Well part of that differentiation is the content itself, and that I’ve done most of my work as Jo Raylan for a single author – so that all has a very similar tone, even as the main characters change. But there will always be a tonal difference between, say, a literary fiction book and a romance novel, simply because of the dynamics at play, the author’s overall intent in writing the book, etc. I think that even those who listen to the body of work that I’ve done under a different name would notice a large difference between the cozy supernatural mysteries and the esoteric literary fiction that I’ve done.
Now that said, I’ll confess that Jo is really a whole personality for me, a way for me to experience life in a less inhibited way, I guess. Heh – shouldn’t be a surprise to me that “she” came into being right as I hit midlife and bought a red Ford Mustang (Ruby – since sold, sadly), LOL.
As for the change in pitch and other various vocal tricks and methods, man I wish I could answer that. I think that it’s like any other characterization tool I use – I just let the character inhabit me and try to allow my voice to match their voice that I hear in my head. With male main characters (especially those bad boy alphas, I hear them as pretty dang deep in pitch (which the authors must as well since they never seem to call out his “beautiful clear tenor that rang like diamonds” or some such!), and want to give them the voice they seem to clamor for. It’s not everyone’s cuppa tea, I get that – but it’s what feels most authentic to me in many cases, and what I feel most closely gives voice to the author’s intent. And honestly, I want someone listening to forget it’s just one lone woman sitting in a giant gray box in her jammies, and instead experience the world and characters that the author is creating – I want them to think I dude is here with me, LOL! Of course, if I weren’t an alto in vocal pitch naturally, that would be nigh impossible – so I’ve got Nature on my side too 🙂
What narration job are you currently working on?
I *just* wrapped on Your Alluring Love, by Layla Hagen, a co-narration with Ryan Turner (Tantor Audio), which I really enjoyed. Lots of steam, of course, but it was couched in a realistic plot and progression, in my mind, with a nice foundation of believable emotional development, despite the contracted timeline (often par for the course in romance). And am very much looking forward to working on Queen of Rust for CD Reiss, with *possibly* a cameo appearance in King of Code…y’all will have to stay tuned to see what shakes out with that! And lastly, recently finished up the first three books in Karina Halle’s fab Experiment in Terror series – Darkhouse, Red Fox, and Dead Sky Morning. The series is a slow build in terms of horror and romance, but definitely worth the pay-off…Perry and (especially) Dex are just not your typical romance couple and I love that about that. And Halle isn’t pulling her punches in terms of emotional and mental struggles in both characters’ backstories. In fact, I think we have a little giveaway of a CD set of the first three books, graciously donated by Tantor Audio (open to those in the continental US only, I’m afraid).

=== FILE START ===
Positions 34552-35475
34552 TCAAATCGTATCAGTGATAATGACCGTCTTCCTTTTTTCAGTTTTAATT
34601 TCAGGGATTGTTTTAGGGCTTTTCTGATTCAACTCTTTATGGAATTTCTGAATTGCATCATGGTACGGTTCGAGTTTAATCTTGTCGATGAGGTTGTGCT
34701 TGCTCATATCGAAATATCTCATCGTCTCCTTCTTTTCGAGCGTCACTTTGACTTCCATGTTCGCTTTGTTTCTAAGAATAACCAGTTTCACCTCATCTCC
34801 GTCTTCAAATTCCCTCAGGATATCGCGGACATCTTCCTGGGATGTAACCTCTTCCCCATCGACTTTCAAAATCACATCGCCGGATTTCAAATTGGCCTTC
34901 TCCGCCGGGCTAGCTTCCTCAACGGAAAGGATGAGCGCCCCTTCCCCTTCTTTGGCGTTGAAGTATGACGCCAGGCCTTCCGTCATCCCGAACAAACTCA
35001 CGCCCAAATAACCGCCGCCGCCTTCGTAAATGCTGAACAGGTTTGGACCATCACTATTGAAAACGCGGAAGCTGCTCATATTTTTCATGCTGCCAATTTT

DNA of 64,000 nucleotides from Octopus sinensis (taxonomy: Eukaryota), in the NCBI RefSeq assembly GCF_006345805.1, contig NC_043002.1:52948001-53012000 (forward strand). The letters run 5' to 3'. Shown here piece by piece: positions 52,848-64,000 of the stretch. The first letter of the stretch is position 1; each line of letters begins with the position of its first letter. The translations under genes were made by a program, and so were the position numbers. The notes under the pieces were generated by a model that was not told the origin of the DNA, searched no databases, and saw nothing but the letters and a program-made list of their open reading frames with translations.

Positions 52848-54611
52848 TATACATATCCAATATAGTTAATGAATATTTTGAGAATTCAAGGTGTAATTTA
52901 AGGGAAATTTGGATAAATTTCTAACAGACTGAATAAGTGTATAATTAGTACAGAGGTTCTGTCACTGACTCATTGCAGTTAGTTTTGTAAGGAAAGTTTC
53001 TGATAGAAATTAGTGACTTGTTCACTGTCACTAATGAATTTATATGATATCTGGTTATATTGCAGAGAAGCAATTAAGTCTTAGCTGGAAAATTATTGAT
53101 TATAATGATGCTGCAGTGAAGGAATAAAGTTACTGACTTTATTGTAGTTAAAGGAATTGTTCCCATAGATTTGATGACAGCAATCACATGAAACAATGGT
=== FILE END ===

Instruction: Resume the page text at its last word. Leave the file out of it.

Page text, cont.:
After 17 years I've finally finished my BA in English (no I do not want to be a teacher). Before majoring in English I would not have touched anything labeled "classic", but I have enjoyed a few along the way in my college career.
While I hated to read growing up, I am now an avid book reader and audiobook listener. I love rejecting reality one book at a time. I only read fiction within my favorite (at least to date) genres which include: most romance (paranormal, contemporary, D/s, BDSM, M/M)Urban Fantasy, and a few YA (mostly PNR or UF from favorite adult authors, but I'm slowly stepping out of my comfort zone after enjoying a few contemporary YA novels in adolescent literature class I took).